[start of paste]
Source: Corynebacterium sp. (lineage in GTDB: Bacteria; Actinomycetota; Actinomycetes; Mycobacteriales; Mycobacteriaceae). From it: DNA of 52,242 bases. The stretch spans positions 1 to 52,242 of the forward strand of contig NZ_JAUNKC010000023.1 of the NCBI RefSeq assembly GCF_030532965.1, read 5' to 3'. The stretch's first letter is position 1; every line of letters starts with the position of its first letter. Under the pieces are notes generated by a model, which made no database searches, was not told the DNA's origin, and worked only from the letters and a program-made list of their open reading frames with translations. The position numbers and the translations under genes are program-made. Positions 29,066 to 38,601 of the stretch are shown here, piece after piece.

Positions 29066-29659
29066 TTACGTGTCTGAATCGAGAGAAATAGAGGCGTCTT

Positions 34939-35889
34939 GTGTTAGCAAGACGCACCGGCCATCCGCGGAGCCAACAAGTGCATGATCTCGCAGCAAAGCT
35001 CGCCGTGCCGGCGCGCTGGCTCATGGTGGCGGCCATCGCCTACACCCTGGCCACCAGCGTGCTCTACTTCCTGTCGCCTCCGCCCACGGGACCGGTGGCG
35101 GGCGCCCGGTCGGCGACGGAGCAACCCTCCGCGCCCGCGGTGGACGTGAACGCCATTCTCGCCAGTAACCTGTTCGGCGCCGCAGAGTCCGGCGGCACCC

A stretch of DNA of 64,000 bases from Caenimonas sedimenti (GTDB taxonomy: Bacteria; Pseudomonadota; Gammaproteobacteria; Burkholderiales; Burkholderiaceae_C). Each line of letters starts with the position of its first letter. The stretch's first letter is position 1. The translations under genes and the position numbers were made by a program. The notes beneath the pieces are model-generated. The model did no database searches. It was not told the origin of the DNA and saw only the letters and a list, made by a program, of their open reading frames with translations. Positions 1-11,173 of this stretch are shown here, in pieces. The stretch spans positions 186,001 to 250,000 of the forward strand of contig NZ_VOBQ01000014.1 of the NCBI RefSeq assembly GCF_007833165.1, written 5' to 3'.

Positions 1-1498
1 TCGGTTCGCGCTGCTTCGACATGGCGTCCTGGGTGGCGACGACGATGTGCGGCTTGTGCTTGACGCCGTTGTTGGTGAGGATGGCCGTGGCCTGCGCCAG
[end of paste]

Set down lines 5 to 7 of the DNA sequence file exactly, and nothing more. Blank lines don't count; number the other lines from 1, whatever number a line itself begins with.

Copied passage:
34939 GTGTTAGCAAGACGCACCGGCCATCCGCGGAGCCAACAAGTGCATGATCTCGCAGCAAAGCT
35001 CGCCGTGCCGGCGCGCTGGCTCATGGTGGCGGCCATCGCCTACACCCTGGCCACCAGCGTGCTCTACTTCCTGTCGCCTCCGCCCACGGGACCGGTGGCG
35101 GGCGCCCGGTCGGCGACGGAGCAACCCTCCGCGCCCGCGGTGGACGTGAACGCCATTCTCGCCAGTAACCTGTTCGGCGCCGCAGAGTCCGGCGGCACCC